Mini-notebook uses new Intel chip

Toshiba's Libretto has been updated with a faster Intel chip built specifically for mini-notebooks.

Brooke Crothers
Brooke Crothers Former CNET contributor
Brooke Crothers writes about mobile computer systems, including laptops, tablets, smartphones: how they define the computing experience and the hardware that makes them tick. He has served as an editor at large at CNET News and a contributing reporter to The New York Times' Bits and Technology sections. His interest in things small began when living in Tokyo in a very small apartment for a very long time.
2 min read
Toshiba will chime in on Monday with a new version of its diminutive mini-notebook which uses Intel?s newest processor for these ultrasmall computers.

Last week, Intel quietly released a new 120-MHz mobile MMX Pentium for mini-notebooks which uses less power and generates less heat than the mobile Pentium commonly found in notebook PCs.

The updated 1.8-pound Libretto will pack the 120-MHz processor, a significant jump from the aging 75-MHz Pentium chip the Libretto currently uses. The Libretto will also come with a larger 1.6GB hard drive, according to Toshiba. The current Libretto uses a 800MB hard drive.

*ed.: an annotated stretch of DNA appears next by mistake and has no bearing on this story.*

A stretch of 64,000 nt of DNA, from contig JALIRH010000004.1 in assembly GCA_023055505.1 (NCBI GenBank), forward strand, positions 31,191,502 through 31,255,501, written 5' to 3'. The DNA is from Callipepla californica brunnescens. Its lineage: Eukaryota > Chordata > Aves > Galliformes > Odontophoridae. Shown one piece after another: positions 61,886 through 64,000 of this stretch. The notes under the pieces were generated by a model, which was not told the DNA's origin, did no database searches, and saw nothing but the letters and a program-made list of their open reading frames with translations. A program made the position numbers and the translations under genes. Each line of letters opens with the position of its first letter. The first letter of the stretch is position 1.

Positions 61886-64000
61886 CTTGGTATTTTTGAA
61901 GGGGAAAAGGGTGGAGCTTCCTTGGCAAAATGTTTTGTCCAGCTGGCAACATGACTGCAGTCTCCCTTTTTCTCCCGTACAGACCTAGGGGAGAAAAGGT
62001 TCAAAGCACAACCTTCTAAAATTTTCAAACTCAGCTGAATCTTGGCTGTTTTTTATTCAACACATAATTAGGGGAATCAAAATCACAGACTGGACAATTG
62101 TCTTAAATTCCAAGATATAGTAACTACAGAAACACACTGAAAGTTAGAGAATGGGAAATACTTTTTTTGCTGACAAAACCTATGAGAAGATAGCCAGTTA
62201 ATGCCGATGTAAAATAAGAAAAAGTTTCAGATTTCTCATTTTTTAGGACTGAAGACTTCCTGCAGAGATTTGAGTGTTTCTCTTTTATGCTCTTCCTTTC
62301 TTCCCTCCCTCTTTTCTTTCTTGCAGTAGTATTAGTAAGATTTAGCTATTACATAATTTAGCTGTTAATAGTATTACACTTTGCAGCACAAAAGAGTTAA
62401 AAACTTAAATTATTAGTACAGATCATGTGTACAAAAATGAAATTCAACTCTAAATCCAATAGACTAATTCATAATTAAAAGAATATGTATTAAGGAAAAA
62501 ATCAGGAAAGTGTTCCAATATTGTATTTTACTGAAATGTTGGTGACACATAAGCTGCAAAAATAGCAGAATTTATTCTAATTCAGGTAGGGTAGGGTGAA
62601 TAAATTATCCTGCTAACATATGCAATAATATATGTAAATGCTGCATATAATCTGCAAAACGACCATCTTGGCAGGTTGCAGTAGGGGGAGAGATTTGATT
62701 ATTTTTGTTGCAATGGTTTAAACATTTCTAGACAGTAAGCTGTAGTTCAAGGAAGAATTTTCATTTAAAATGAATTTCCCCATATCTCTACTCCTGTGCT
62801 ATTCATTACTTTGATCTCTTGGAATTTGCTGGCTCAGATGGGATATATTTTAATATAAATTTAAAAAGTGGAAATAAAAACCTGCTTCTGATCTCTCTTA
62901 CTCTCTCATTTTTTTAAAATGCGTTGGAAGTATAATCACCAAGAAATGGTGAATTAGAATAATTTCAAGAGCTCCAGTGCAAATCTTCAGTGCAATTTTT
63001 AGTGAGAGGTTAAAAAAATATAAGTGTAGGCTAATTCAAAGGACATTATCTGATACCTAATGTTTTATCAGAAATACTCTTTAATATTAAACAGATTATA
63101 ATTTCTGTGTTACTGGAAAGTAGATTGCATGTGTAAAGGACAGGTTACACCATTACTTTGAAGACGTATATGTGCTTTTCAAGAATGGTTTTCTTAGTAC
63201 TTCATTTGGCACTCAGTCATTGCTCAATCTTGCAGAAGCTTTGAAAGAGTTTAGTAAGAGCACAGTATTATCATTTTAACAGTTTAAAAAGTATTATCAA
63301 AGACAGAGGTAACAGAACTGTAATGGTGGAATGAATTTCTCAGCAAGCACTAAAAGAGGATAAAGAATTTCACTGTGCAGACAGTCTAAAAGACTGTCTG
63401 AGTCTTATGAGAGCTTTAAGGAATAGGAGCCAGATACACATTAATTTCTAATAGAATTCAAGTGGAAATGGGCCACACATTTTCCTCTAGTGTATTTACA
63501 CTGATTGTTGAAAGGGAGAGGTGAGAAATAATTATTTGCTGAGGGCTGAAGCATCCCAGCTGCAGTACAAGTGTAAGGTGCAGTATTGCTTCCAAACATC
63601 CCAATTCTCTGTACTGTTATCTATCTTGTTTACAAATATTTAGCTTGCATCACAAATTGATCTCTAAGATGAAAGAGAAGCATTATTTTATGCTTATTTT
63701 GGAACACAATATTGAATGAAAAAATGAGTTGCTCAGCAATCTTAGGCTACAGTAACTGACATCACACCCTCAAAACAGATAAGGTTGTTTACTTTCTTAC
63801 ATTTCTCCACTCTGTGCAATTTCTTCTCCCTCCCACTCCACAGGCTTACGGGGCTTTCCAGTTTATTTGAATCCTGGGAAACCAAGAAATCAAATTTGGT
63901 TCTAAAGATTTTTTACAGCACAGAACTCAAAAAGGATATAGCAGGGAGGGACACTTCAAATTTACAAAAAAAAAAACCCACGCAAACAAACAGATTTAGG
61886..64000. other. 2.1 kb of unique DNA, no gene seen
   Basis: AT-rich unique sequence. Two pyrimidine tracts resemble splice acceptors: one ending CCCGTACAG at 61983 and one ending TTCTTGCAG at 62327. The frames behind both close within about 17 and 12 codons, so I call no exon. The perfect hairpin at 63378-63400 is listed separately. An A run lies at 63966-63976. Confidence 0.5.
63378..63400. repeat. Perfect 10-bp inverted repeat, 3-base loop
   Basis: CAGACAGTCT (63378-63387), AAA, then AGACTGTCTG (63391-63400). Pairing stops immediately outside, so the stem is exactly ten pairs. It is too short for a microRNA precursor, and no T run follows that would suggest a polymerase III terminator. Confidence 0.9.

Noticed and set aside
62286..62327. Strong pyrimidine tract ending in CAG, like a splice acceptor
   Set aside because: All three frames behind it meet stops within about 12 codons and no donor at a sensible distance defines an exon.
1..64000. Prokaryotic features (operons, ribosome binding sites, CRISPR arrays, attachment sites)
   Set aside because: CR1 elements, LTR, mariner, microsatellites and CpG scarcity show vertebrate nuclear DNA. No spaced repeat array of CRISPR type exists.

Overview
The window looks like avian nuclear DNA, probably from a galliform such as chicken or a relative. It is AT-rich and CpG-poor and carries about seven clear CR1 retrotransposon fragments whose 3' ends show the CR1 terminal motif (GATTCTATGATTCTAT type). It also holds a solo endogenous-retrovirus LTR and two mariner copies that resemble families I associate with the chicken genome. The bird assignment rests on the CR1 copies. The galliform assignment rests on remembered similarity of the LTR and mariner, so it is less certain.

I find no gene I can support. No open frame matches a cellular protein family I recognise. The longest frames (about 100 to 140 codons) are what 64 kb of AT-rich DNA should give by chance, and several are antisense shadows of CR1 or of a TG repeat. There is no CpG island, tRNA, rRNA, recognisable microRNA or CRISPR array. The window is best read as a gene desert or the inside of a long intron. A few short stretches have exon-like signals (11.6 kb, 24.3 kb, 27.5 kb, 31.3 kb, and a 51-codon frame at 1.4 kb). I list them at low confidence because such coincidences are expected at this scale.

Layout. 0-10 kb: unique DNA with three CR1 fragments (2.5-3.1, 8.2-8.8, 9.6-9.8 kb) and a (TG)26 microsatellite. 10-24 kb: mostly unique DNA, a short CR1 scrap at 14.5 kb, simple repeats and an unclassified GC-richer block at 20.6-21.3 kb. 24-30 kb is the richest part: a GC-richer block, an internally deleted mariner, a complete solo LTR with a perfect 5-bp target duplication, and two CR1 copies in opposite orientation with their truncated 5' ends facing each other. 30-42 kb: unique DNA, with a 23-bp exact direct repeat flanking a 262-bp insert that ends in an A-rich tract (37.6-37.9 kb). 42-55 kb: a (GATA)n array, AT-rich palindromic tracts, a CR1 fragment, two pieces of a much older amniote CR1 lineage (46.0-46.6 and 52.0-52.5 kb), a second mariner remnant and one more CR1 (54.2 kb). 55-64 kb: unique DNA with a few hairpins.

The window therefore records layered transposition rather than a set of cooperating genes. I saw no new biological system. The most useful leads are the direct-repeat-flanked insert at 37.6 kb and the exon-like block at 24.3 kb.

The price will remain at $1,999, according to Toshiba.

Other vendors are using the new Intel chip too. NEC has released MobioNX mini-notebook in Japan with the processor for about $2,000. The company did not indicate if it would release this model in the U.S. Fujitsu is already selling a mini-notebook in Japan.

The Mitsubishi Amity mini-notebook, interestingly, uses a 133-MHz chip, not the special ultra-low-power chip which NEC and Toshiba use.

These tiny machines, usually well under three pounds, offer some of the advantages of a six-pound notebook: They run a full-fledged version of Windows 95--allowing users to run all their usual software--and come with relatively large hard drives. Typically, they also boast high-quality active-matrix LCD screens.

This contrasts with Windows CE handheld computers, which run a stripped-down version of Windows, have no hard drive, and are really only meant as an ancillary device to a desktop PC. While they are cramped, mini-notebook keyboards, like the one on the Libretto, are also more useable than Windows CE computer keyboards.

The mini-notebook market appears to have come out of left field and is principally driven by notebook makers' innovations--not Microsoft or Intel, which typically engineer new markets.

Interestingly, the new Intel chip could bring the chip giant into a market where it has been virtually absent. Competing handheld PCs which use the Windows CE operating system run on processors such as Hitachi's SH-3 processor, MIPS processors from Silicon Graphics, and the ARM processor from Advanced RISC Machines--but none currently use Intel processors.